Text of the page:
Qualcomm IP battle hots up

GSM patent attack targets Nokia


Nokia, for its part, claims Qualcomm has never even requested a royalty for the technologies it now cites, clearly perceiving the new suits merely as a response to the EU complaints. Qualcomm’s other accusers before the EU, along with Nokia and Broadcom, are Ericsson, Texas Instruments, NEC and Panasonic, and some further action against them may be anticipated.

The arguments from the counsels for both companies will drone on, and no clear decisions from courts or the EU can be expected for a couple of years or more, but several broader issues are clear, which are significant for Qualcomm’s future success and for the whole shape of the wireless equipment business.

Qualcomm needs to rethink its patent policy in the light of new market conditions, but is making it clear it will not do this readily. Instead it is gathering IP in all key wireless technologies and seeking to broaden its patent base to the extent that it is almost impossible for major handset and equipment makers to avoid it.

Spreading itself more thinly may also be an insurance policy in case it is forced – or deems it commercially necessary – to reduce its royalty levels, perhaps to the five per cent level advocated by Nokia and Ericsson in 3G. A wider portfolio would compensate in revenue terms for reduced charges. Of course, the critical question for Wi- MAX is whether Qualcomm has any patents up its sleeve – or will be able to acquire some – that would enable it to charge licensing fees on 802.16 products.

A rethink of royalties

Some carriers may complain about Qualcomm’s grip on its market but it is also important to remember that the chipmaker has an understanding of operator needs that is unique in the silicon industry, and it is applying this to broader markets too. Advanced technology and a canny insight into carrier priorities mean that, whatever the hostility to Qualcomm’s patents policies, its expanding range of platforms will continue to appeal and generate the major source of its revenues, chip sales. The FLO multimedia OFDM technology and the mobile broadcasting system based upon it, MediaFLO, are good examples of highly advanced engineering targeting an important new operator opportunity. And the adoption of the uiOne user interface products by O2 is a sign that it can attract the attention of non-CDMA service providers too. In the end, generating sales of its key platforms in previously closed GSM markets is more important to growth than extending royalty payments.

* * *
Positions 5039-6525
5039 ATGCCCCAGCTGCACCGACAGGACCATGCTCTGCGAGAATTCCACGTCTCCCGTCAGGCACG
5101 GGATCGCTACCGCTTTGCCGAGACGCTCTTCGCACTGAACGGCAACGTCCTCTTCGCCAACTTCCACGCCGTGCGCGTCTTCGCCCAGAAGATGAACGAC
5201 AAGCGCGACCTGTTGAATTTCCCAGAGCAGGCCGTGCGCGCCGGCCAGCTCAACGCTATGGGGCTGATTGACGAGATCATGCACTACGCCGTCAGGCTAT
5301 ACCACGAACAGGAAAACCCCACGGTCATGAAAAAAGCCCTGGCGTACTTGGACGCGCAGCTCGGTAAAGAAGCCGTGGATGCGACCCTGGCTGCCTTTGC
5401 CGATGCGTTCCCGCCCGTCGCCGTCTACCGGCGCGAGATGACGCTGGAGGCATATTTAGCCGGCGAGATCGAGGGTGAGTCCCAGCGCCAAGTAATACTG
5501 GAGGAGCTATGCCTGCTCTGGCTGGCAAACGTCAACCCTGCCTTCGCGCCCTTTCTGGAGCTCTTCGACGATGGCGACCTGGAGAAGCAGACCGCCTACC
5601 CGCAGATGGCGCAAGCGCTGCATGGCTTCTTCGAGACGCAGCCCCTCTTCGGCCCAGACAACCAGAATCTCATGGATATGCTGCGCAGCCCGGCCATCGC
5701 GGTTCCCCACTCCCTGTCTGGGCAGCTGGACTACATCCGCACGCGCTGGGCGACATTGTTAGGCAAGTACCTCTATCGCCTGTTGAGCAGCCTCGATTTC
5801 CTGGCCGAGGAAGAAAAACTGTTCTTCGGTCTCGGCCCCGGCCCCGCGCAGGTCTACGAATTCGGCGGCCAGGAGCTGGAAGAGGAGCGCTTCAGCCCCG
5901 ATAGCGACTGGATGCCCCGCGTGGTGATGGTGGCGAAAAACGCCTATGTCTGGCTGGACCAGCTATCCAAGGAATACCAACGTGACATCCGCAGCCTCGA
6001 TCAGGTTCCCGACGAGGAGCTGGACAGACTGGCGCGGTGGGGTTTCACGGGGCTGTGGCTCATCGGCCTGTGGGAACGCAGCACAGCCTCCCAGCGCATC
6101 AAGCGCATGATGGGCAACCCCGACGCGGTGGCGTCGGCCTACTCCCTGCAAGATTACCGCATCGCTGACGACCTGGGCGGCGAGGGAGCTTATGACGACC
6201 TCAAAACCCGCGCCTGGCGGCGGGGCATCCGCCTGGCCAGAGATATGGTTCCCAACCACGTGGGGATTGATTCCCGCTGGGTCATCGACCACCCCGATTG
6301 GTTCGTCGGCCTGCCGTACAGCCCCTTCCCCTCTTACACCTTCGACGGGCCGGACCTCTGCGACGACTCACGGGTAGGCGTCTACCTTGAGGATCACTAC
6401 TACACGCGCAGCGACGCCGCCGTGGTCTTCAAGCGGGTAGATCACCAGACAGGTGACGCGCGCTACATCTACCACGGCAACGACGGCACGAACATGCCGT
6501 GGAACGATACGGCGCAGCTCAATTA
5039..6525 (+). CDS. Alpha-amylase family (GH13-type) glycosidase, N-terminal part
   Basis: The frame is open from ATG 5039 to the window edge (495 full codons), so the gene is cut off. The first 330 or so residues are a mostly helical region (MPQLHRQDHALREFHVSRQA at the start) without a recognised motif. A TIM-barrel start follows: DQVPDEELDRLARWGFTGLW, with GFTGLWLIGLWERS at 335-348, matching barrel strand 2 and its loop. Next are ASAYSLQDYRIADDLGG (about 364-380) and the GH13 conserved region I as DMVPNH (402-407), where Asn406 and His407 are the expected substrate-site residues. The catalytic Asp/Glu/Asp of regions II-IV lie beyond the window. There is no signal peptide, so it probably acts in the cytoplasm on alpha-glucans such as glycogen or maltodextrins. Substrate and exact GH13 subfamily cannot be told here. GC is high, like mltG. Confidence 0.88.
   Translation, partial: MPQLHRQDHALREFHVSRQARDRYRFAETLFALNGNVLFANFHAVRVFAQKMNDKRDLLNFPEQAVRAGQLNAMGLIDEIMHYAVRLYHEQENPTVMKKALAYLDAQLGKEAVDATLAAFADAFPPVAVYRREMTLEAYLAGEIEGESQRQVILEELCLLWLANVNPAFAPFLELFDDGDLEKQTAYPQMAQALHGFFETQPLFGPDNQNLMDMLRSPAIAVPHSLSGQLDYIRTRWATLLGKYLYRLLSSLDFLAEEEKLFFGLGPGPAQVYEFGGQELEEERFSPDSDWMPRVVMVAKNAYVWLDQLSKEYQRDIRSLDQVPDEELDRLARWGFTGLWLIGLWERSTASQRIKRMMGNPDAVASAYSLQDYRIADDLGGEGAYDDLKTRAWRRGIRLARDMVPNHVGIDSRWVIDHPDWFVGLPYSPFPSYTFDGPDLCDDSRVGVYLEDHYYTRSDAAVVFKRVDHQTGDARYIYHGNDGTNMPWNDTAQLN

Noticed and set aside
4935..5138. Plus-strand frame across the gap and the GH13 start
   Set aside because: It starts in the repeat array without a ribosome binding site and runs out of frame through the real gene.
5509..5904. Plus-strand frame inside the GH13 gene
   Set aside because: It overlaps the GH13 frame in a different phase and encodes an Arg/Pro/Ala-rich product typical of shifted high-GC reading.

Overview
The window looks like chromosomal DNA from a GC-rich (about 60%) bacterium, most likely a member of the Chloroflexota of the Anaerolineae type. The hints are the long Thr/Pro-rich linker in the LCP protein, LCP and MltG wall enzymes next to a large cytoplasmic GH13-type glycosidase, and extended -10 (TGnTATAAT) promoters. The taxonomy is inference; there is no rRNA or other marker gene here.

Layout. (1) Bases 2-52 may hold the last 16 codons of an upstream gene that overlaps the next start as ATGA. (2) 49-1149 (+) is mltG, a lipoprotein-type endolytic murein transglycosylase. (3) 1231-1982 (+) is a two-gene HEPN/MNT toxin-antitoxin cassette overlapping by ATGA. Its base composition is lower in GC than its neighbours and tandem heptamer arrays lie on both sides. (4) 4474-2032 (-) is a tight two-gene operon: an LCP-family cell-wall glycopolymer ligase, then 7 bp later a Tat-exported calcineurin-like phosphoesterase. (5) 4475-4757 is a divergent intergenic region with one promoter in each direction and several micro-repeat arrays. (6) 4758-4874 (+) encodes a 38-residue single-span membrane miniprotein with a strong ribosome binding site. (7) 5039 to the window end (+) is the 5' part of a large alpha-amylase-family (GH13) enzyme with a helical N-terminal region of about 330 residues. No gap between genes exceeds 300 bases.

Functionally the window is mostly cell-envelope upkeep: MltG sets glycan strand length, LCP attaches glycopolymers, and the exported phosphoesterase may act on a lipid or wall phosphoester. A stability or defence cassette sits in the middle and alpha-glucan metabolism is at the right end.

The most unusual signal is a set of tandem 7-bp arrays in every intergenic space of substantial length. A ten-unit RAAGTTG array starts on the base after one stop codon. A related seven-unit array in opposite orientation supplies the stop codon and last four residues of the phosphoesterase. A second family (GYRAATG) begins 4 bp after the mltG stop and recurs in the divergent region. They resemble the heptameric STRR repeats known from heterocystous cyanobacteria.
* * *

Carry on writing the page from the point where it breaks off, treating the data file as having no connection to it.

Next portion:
Some compromise on royalties policy is almost inevitable because Qualcomm badly needs to generate sales for its new WCDMA chips, in a market where it does not have the incumbent position and must challenge Texas Instruments and others. Bringing charges into line with the giants of the GSM community, but holding patents in more areas, would be one approach. This rethink will become more critical to the cellular equipment industry because of two factors – the challenge from broadband wireless alternatives like Wi-Fi and WiMAX, which so far are not heavily burdened with patent charges and may succeed in keeping patent payments under control; and the need to develop very low cost GSM and CDMA handsets for emerging economies, which will be impossible if royalties remain at current levels.

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